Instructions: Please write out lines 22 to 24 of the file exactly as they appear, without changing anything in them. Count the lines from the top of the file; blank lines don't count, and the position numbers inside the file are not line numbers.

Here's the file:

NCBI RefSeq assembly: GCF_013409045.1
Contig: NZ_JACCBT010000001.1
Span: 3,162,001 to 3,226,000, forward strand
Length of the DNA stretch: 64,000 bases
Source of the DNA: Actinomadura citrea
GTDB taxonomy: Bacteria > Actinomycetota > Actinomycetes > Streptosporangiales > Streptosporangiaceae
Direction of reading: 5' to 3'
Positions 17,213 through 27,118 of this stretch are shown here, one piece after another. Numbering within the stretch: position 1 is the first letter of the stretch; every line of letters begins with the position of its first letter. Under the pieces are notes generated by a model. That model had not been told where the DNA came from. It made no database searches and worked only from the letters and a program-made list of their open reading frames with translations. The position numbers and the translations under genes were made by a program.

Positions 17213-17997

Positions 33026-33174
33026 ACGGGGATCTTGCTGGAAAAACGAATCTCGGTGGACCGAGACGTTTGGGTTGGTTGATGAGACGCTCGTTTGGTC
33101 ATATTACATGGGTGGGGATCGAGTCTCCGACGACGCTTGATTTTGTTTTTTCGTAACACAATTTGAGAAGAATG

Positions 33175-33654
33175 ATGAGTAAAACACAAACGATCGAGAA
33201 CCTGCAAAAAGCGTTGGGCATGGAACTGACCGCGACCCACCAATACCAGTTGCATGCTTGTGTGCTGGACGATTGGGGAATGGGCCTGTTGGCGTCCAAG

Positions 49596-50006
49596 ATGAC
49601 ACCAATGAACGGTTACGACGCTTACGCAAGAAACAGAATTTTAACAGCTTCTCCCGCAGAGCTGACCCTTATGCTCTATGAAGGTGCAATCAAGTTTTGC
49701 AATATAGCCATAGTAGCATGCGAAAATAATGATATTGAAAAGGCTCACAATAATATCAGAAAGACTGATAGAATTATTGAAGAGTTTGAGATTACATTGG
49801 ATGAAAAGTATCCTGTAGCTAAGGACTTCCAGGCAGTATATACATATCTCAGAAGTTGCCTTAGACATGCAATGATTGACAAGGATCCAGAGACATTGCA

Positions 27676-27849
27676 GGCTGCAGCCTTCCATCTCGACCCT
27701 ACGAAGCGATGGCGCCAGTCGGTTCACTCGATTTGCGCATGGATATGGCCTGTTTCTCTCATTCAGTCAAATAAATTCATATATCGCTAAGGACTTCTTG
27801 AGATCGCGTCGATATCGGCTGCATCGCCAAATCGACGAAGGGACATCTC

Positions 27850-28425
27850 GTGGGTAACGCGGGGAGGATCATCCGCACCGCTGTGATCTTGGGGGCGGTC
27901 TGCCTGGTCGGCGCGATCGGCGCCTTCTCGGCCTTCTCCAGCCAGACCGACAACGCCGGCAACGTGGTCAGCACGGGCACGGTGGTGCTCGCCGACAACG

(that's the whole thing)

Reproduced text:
27676 GGCTGCAGCCTTCCATCTCGACCCT
27701 ACGAAGCGATGGCGCCAGTCGGTTCACTCGATTTGCGCATGGATATGGCCTGTTTCTCTCATTCAGTCAAATAAATTCATATATCGCTAAGGACTTCTTG
27801 AGATCGCGTCGATATCGGCTGCATCGCCAAATCGACGAAGGGACATCTC